Steroidogenesi corticosurrenalica

Vitamin A deficiency interfered with the pituitary-thyroid axis by: 1) increasing the synthesis and secretion of thyroid-stimulating hormone (TSH) by the pituitary gland, 2) increasing the size of the thyroid gland, 3) reducing iodine uptake by the thyroid gland and 4) impairing the synthesis and iodination of thyroglobulin ( precursor to thyroid hormones ), thus leading to hypothyroidism. Hypothyroidism is associated with elevated thyrotropin releasing hormone (TRH), which is released to stimulate the pituitary gland to release TSH to stimulate the thyroid to increase thyroid hormone production. Vitamin A inhibits TSH secretion via the down regulation of TSH-β gene expression, protecting against elevated TRH levels. Elevated TRH leads to hypothyroidism and also increases prolactin.

Specificity and quantitation . Each sample was run in duplicate, and values not falling within 50% of their mean were rerun. Specificity of the PCR product was evaluated using the melting curve generated at the end of amplification and by running a 2% agarose gel to visualize the PCR product. Absolute quantitation of mRNA concentration in the original sample was achieved using a standard curve generated for each batch. Each standard curve included two nontemplate controls and eight serial dilutions covering the range of 10 3 to 10 7 molecules/µL. The standards for each gene were prepared as described previously ( Bhat and Epelboym 2004 ). The R 2 for the standard curve was between and ; the plate was rerun if it was < . The ratio of target gene mRNA molecules to 18S mRNA molecules was calculated for each.

Hershkovitz et al. (2008) reported 4 undervirilized males of an extended Bedouin family. One of these had been reported (Biason-Lauber et al., 1997) to carry mutations in the CYP17A1 gene (609300), encoding P450c17, causing isolated 17,20-lyase deficiency (202110). Gas chromatography-mass spectrometry (GC-MS) urinary steroid profiling and serum steroid measurements showed combined deficiencies of 17,20-lyase and 21-hydroxylase. Sequencing of exons 1 and 8 of CYP17A1 in 2 different laboratories showed no mutations. Sequencing of the POR gene showed that all 4 patients were homozygous for G539R (), which was shown by Huang et al. (2005) to retain 46% of normal 17-alpha-hydroxylase activity but only 8% of the 17,20-lyase activity of P450c17. Hershkovitz et al. (2008) conclude that POR deficiency can masquerade clinically as isolated 17,20-lyase deficiency.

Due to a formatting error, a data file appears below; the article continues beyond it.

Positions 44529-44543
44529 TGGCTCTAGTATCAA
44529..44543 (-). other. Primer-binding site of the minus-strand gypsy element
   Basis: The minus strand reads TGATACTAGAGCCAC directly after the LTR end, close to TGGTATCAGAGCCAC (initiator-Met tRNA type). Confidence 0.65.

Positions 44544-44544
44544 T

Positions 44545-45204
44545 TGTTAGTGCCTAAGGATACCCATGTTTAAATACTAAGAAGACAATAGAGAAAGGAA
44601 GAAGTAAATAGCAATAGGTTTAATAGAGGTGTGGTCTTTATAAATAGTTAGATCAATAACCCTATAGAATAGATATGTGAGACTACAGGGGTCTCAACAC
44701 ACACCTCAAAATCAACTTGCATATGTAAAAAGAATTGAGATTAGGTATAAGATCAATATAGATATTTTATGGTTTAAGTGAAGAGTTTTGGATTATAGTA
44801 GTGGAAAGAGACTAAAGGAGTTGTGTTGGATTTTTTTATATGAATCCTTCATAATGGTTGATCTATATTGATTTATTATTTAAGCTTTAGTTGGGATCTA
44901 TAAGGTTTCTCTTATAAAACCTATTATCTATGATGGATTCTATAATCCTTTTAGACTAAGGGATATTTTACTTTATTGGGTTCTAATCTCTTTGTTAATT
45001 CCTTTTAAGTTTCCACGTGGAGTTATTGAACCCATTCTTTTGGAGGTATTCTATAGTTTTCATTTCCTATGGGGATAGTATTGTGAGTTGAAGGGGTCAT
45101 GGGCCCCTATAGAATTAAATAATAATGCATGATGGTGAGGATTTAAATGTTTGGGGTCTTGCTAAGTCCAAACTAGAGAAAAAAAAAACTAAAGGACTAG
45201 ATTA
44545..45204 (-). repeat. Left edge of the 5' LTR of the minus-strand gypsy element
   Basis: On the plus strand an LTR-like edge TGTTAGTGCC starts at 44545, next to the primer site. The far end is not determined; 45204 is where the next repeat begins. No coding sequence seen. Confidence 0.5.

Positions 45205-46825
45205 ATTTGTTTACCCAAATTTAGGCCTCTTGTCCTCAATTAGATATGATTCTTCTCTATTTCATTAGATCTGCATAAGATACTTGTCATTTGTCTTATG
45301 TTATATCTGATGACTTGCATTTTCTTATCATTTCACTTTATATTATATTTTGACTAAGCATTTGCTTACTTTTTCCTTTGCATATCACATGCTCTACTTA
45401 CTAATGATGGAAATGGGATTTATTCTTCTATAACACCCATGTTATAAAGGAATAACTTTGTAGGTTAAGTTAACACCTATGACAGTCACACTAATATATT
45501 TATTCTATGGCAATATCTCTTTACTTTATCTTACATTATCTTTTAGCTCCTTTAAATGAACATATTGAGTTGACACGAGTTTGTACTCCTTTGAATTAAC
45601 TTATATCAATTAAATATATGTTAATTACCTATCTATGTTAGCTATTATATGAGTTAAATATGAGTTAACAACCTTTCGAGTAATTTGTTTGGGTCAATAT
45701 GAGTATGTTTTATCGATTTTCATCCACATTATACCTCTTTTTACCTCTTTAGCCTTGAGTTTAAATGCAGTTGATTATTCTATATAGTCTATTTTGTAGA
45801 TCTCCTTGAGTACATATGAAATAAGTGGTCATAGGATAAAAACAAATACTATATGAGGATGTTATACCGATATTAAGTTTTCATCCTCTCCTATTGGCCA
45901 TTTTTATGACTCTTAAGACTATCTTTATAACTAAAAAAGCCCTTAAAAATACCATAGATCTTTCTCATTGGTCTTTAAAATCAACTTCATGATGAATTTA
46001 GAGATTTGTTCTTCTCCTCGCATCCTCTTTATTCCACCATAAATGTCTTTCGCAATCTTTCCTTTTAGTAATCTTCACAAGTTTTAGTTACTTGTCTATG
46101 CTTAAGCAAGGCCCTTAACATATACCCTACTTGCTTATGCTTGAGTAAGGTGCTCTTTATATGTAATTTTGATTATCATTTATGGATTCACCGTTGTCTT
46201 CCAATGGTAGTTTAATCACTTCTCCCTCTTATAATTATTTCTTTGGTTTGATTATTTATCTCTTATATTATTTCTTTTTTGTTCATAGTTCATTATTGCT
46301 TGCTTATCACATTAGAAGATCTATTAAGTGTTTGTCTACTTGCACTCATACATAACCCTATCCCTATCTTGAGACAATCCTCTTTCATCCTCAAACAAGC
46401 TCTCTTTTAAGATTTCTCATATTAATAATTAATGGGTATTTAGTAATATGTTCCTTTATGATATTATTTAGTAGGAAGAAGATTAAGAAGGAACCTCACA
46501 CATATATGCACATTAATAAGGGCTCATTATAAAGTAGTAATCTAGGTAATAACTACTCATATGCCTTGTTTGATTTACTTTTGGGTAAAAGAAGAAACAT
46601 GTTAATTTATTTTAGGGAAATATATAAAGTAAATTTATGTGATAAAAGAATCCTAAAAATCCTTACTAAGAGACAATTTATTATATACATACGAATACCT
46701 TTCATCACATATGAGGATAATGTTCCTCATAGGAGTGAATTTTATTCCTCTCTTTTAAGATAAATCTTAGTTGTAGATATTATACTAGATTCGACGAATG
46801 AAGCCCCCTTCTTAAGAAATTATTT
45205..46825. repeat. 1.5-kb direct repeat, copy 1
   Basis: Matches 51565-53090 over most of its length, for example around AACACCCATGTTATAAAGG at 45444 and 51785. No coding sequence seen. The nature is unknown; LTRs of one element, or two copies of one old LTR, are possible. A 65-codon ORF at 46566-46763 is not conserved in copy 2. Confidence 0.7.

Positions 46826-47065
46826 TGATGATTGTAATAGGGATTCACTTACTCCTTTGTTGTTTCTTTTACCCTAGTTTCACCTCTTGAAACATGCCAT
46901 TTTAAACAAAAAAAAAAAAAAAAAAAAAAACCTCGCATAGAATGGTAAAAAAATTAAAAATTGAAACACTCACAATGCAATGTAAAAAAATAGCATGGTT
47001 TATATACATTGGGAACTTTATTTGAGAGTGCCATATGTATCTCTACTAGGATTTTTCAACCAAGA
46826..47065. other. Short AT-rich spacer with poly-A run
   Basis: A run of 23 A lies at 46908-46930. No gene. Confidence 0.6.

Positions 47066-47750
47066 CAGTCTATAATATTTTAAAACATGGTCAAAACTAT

The physiology of the reproductive system changes dramatically with the onset of major illness. The serum testosterone concentrations fall to pre-pubertal levels secondary to a decreased secretion of gonadotropins and a decreased Leydig cell response to luteinizing hormone. At the same time, the serum oestrogen concentration rises as the result of an increased rate of peripheral aromatization. The clinical consequences of these marked changes are not yet well understood. One line of evidence argues for the administration of anabolic steroids (derivatives of testosterone) to critically ill patients to improve their catabolic state. Another line of evidence in animal models suggests that testosterone may suppress the immune system and myocardial function in critical illness. No clinical trials of oestrogen administration to critically ill patients have been reported, although two animal studies suggest that oestrogen may have a positive effect on survival. This chapter reviews changes in the physiology of the reproductive system in major illness as well as current evidence regarding the clinical effects of androgens and oestrogens in critical illness and their potential therapeutic roles.

Steroidogenesi corticosurrenalica

steroidogenesi corticosurrenalica

The physiology of the reproductive system changes dramatically with the onset of major illness. The serum testosterone concentrations fall to pre-pubertal levels secondary to a decreased secretion of gonadotropins and a decreased Leydig cell response to luteinizing hormone. At the same time, the serum oestrogen concentration rises as the result of an increased rate of peripheral aromatization. The clinical consequences of these marked changes are not yet well understood. One line of evidence argues for the administration of anabolic steroids (derivatives of testosterone) to critically ill patients to improve their catabolic state. Another line of evidence in animal models suggests that testosterone may suppress the immune system and myocardial function in critical illness. No clinical trials of oestrogen administration to critically ill patients have been reported, although two animal studies suggest that oestrogen may have a positive effect on survival. This chapter reviews changes in the physiology of the reproductive system in major illness as well as current evidence regarding the clinical effects of androgens and oestrogens in critical illness and their potential therapeutic roles.

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